Minnesota’s eight U.S. Representatives are the second oldest delegation in state history and odds are strong they’ll set the record in 2014
When 68-year old Rick Nolan defeated 52-year old freshman Minnesota U.S. Representative Chip Cravaack in the state’s 8th Congressional District race last November, he not only set a record by returning to the House after a 32-year absence but also put the Minnesota delegation on the brink of history.
Smart Politics tallied the average age of 79 U.S. House delegations from Minnesota since statehood and found that the group of eight men and women elected to the 113th Congress in 2012 is the second oldest of all time.
On Election Day, Nolan (68), Collin Peterson (68), John Kline (65), Betty McCollum (58), Michele Bachmann (56), Keith Ellison (49), Tim Walz (48), and Erik Paulsen (47) were an average 57.4 years of age. (Today the eight representatives are an average 58.0 years old).
That came in at just 0.2 years off the all-time record in the Gopher State and nearly 10 years higher than the Minnesota average throughout the last 150+ years.
Longer life spans generally plus aging incumbents and low turnover in recent decades have contributed to an increase in the average delegation age in the state.
Despite older delegations, only one Minnesota U.S. Representative has died in office in the last 66 years – 16-term Republican August Andresen in 1958.
Prior to Andresen, the last Gopher State delegation members to die in office were one-term DFLer William Gallagher in 1946 and four-term Farmer-Laborite Ole Kvale in 1929.
The oldest delegation in state history was the eight-member class elected to the 109th Congress in 2004 who were 57.6 years old on Election Day.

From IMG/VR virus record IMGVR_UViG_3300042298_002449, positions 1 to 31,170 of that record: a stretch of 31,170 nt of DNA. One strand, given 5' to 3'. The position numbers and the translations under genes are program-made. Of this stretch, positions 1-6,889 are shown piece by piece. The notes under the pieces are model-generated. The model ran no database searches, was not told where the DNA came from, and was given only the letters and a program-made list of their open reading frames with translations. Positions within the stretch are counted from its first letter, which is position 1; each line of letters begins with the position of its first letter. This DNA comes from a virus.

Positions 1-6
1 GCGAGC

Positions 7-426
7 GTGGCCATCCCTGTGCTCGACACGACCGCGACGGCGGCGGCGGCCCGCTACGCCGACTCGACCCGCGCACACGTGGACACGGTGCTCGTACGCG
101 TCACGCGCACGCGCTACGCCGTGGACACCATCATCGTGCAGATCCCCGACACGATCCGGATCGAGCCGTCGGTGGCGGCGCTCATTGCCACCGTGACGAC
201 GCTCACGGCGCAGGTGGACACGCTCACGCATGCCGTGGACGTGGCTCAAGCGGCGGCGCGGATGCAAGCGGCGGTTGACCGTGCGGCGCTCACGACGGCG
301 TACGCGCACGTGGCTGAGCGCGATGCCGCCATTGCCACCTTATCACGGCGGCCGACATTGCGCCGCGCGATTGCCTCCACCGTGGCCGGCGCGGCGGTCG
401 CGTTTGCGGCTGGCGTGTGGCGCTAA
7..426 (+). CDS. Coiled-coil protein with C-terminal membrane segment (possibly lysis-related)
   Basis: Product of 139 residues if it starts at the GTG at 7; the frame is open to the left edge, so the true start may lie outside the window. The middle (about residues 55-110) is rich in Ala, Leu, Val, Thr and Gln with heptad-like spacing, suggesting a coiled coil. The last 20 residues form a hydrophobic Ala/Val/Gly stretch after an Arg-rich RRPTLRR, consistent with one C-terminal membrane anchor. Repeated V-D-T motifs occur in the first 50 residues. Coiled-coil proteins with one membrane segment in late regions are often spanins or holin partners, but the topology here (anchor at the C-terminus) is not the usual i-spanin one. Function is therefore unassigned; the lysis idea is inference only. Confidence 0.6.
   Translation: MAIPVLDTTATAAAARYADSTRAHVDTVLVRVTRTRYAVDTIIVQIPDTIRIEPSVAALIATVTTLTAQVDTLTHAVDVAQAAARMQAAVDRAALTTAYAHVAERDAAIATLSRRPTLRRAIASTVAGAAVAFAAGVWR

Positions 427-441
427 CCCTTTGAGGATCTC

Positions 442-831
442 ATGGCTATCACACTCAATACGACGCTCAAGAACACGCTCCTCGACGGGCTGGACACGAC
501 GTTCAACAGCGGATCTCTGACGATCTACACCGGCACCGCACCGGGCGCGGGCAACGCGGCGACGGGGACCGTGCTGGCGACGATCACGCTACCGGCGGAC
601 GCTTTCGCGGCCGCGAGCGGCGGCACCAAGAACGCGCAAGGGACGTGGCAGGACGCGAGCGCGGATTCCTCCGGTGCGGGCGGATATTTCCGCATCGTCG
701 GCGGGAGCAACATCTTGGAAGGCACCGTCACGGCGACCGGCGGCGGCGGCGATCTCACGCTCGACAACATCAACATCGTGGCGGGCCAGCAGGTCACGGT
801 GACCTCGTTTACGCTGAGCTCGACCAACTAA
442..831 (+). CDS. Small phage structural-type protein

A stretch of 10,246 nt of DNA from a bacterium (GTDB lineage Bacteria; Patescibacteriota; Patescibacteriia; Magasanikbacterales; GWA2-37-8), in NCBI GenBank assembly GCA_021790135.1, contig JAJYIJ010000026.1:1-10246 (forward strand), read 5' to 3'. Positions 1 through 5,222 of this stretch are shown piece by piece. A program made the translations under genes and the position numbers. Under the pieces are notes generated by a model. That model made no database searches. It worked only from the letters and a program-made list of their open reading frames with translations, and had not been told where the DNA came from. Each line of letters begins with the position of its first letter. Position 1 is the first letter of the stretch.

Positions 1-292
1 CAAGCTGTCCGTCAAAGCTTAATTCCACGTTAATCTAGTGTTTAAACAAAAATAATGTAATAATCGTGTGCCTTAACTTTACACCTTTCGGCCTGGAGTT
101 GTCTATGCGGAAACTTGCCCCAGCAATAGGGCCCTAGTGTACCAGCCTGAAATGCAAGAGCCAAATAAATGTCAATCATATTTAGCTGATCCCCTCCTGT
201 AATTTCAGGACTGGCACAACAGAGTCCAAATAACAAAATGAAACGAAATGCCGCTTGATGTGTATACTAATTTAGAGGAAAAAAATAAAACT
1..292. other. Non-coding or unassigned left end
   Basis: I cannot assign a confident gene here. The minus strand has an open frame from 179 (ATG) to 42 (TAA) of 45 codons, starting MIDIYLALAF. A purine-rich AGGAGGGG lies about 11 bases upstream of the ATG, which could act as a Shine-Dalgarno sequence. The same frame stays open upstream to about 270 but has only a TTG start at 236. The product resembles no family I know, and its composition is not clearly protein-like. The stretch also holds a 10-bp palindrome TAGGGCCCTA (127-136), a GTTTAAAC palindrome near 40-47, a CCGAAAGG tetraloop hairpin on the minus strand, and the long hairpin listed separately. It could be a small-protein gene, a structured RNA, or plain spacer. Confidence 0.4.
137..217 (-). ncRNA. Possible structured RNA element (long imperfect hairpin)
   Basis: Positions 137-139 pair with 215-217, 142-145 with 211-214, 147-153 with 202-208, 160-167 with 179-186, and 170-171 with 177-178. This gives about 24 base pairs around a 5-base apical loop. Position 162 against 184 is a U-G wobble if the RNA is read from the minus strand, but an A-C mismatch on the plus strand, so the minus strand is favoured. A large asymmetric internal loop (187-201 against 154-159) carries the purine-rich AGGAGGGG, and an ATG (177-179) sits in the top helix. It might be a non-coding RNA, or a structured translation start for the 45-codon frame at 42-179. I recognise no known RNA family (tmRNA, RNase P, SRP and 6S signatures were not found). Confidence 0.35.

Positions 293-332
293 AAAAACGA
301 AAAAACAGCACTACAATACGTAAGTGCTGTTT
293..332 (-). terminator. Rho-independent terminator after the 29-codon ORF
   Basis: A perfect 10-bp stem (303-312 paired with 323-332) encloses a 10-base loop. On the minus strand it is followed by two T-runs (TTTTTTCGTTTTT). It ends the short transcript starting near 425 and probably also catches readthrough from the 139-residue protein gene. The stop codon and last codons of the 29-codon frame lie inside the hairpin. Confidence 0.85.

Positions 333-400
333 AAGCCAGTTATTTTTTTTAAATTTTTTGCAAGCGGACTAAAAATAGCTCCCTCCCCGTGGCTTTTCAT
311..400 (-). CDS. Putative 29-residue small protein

That delegation was comprised of Oberstar (70), Martin Sabo (66), Peterson (60), Jim Ramstad (58), Kline (57), Gil Gutknecht (53), McCollum (50), and Mark Kennedy (47).
Since statehood, the average age of Minnesota’s newly elected House delegation has been 47.8 years old, of which only Paulsen fell below of the eight members elected in 2012.
When Cravaack upset 18-term and 74-year old Minnesota U.S. Representative Jim Oberstar in the 8th Congressional District in 2010, the delegation age dropped to an average of 53.4 years – the lowest mark since 1994 (51.5 years).
While Minnesota’s current slate of U.S. Representatives are old from a state historical perspective, they are closer to the middle of the pack when compared to other state delegations across the country.
At the start of the 113th Congress, Minnesota’s U.S. House delegation ranked tied for the 17th oldest in the country with Alaska, Vermont, West Virginia, and Oregon at the top of the list.
The youngest delegation in state history was its first when at-large Democrats James Cavanaugh (34) and William Phelps (31) entered Congress at an average 32.5 years in 1858.
The odds are strong Minnesota’s U.S. House delegation in the 114th Congress will be its oldest ever.
If, hypothetically, all seven incumbents other than the retiring Michele Bachmann run for reelection and win, their average age will be 59.6 years in November 2014.
It is unclear who will emerge in the densely-packed GOP field in Bachmann’s 6th CD, but 2010 gubernatorial nominee Tom Emmer seems to have the inside track. (Emmer, who will be 53 on Election Day, would then bring the average delegation age to 58.8 years).
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